Honda Jazz audio review: A missed opportunity

The Honda Jazz is a compact hybrid that doesn’t require to be plugged in – we found it to be supremely practical and competitively priced – we gave it our Value award.

Honda offers a few different trim levels: SE, SR, EX and EX Style. Despite the added cost of the latter variants, they all house the same four-speaker 180-Watt audio system. The only exception, however, is the slightly larger Jazz Crosstar that has additional speakers dotted around the cabin – total wattage moves up to 376 Watts.

Click here to read the full Honda Jazz review

Honda Jazz audio setup

To tinker with the vehicle’s audio settings, one has to navigate to the appropriate menu on the 9″ infotainment system (5″ in the SE trim). Here, you’ll find a three-band equaliser – our optimal settings are below:

  • Treble: +2
  • Midrange: +0
  • Bass: +0
  • Balance & Fader: Centre

To connect up to the infotainment system, you can use a wired connection whereby Android Auto and Apple CarPlay are both supported. The latter also works wirelessly. Should you wish to resort to using Bluetooth, both the AAC and SBC codecs are supported, only.

As for your media controls, they can be accessed through the display, via a set of physical buttons next to the screen or by using the controls on the steering wheel.

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Honda Jazz audio performance

For a demo of the Honda Jazz’s audio system head on over to our YouTube channel.

When it comes to its audio configuration, there’s a single 45-Watt speaker within each of the four doors. Alas, there’s no subwoofer in the regular Jazz, which has a knock-on effect on the vehicle’s ability to deliver a pronounced low-end rumble. For example, in Wiz Khalifa’s single titled ‘Can’t Stay Sober’, the sub-bass tones are cut short. Indeed, the four audio drivers within the cabin struggle to reproduce the lower echelons of the frequency range. Still, they’re competent in comparison to some of the other audio systems we’ve tested to date – such as the Fiat 500 Electric, Smart EQ Fortwo, and VW ID.3.

As for its mid-bass, it’s plentiful and is very much at the forefront of the vehicle’s sound signature. Tracks that have an emphasis on the mid-bass tones come to life. We would have liked a bit more control and heft in certain sons but still, we feel most consumers will be satisfied with the system’s ability to deliver a punchy sound.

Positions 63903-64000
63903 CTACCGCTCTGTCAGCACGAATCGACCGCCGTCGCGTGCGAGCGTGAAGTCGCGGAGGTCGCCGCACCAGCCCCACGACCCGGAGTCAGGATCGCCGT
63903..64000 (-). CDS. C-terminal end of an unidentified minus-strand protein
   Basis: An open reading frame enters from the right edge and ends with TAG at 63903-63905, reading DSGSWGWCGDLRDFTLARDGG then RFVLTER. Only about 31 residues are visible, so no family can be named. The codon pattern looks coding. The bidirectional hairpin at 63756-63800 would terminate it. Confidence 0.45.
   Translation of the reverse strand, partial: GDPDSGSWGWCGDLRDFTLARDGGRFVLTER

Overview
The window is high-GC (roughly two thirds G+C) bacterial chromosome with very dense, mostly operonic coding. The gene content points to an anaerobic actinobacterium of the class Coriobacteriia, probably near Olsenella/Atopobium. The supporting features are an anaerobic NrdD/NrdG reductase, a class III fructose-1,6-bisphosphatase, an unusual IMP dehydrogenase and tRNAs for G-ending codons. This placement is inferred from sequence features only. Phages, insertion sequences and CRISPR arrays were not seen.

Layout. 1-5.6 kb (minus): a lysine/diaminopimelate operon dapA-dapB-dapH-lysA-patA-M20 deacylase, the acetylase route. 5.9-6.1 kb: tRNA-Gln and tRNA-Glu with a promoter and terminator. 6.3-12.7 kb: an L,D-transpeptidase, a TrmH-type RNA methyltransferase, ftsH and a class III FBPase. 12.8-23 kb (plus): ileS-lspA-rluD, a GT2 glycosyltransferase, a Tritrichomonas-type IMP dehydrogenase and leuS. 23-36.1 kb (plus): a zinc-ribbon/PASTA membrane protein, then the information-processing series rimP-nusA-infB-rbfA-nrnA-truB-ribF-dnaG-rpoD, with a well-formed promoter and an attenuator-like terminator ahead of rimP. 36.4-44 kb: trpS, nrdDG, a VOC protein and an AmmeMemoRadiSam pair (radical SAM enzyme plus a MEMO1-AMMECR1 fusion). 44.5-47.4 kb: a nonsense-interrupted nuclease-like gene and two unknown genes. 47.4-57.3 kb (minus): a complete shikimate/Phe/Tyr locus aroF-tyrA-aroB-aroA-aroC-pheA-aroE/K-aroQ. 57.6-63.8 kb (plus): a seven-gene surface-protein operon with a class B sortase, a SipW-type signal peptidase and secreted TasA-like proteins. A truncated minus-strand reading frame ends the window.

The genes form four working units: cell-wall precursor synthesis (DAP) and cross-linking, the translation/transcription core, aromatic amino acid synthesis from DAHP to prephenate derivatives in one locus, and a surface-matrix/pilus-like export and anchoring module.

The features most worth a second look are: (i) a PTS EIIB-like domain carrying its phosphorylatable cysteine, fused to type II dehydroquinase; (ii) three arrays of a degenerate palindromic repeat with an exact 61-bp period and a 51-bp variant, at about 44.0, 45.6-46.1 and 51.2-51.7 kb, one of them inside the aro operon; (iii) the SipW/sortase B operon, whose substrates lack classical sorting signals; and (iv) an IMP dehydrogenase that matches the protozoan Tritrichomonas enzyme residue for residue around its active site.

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The emphasis on the mid-bass tones does take its toll on the mid-range frequencies. It’s V-shaped and recessed, and while you might be quick to add a few notches to the Midrange EQ, adding even a singular increment hinders the mid-range accuracy. You’ll just have to accept that vocals are pushed back.

Now, despite the Jazz not housing any tweeters, the full-range drivers within the four doors do a good job at reproducing a lively top-end. While cymbals can be heard, they’re a tad rolled off; had the Japanese automaker included a few dedicated high-frequency drivers, it could have elevated the listening experience.

The same sentiments can be drawn to the vehicle’s soundstage reproduction, as it’s a little closed due to the omission of extra drivers. Nonetheless, the small size of the cabin helps with the overall width and depth, which is above average for a four-speaker setup.

Finally, onto cabin noise, the new Jazz suffers a little from engine noise when a kick-down is initiated, which is largely due to the vehicle’s e-CVT transmission. Still, it’s not as loud as the Honda HR-V and surprisingly also has good noise isolation from the exterior environment. In our controlled tests using a sound meter we recorded, 35 dBA at a standstill; 53-56 dBA, while driving at 20-30mph; 60-64 dBA, while driving at 40mph; and 66-70 dBA when at 70mph.

Honda Jazz audio review

Read next: Honda HR-V audio review: Upgrade to the Advance Style trim?

TotallyEV’s verdict on the Honda Jazz’s audio system

When it comes to its sound system, the Honda Jazz is neither great nor terrible. However, we feel the automaker has missed out on an opportunity to provide a premium listening experience in its more expensive trims; at the very least, an audio upgrade would have been appreciated by budding audiophiles. Alas, that’s not the case, which we feel is a missed opportunity. Thus, you’ll have to make do with the four-speaker setup unless, of course, you opt for an aftermarket solution.

What do you make of the audio system? Let us know in the comments section below or via social media; we’re on: YouTube, Instagram, Facebook, Twitter and LinkedIn.

REVIEW OVERVIEW
Sub-bass
5
Mid-bass
8
Mids
6
Highs
7
Soundstage
7
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Christopher is an avid car enthusiast and techie. In his spare time, he reviews the latest consumer electronic products on his YouTube channel, TotallydubbedHD. Elsewhere, he practices Taekwondo, in which he has held a black belt for several years and coaches at a national level. He also speaks fluent English, French, Armenian, and loves to practice freestyle street dance.
honda-jazz-audio-review-a-missed-opportunityThe Honda Jazz houses a four-speaker system, which solely performs in the mid-bass tones. It is otherwise a bit disappointing and in part, is due to the lacklustre number of audio drivers found within the cabin.

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